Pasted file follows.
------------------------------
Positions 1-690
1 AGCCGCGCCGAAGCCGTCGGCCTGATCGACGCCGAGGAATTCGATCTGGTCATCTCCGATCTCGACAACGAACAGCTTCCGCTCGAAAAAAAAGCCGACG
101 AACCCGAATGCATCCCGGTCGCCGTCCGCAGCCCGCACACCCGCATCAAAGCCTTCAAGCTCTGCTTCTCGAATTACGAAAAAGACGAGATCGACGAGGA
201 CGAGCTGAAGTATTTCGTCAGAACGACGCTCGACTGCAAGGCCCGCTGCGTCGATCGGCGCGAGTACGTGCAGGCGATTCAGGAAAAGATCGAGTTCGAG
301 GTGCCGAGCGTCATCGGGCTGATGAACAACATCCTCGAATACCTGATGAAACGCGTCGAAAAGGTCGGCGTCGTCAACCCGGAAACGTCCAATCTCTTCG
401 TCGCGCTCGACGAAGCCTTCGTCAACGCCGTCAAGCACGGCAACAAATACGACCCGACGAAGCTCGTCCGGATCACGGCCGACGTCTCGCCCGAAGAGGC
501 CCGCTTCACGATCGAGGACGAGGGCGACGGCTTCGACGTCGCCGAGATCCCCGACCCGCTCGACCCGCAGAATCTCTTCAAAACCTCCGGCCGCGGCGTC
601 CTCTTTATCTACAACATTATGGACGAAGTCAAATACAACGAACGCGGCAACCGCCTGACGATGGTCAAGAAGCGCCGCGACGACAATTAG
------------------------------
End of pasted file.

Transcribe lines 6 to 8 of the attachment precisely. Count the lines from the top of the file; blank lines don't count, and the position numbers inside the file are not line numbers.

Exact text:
401 TCGCGCTCGACGAAGCCTTCGTCAACGCCGTCAAGCACGGCAACAAATACGACCCGACGAAGCTCGTCCGGATCACGGCCGACGTCTCGCCCGAAGAGGC
501 CCGCTTCACGATCGAGGACGAGGGCGACGGCTTCGACGTCGCCGAGATCCCCGACCCGCTCGACCCGCAGAATCTCTTCAAAACCTCCGGCCGCGGCGTC
601 CTCTTTATCTACAACATTATGGACGAAGTCAAATACAACGAACGCGGCAACCGCCTGACGATGGTCAAGAAGCGCCGCGACGACAATTAG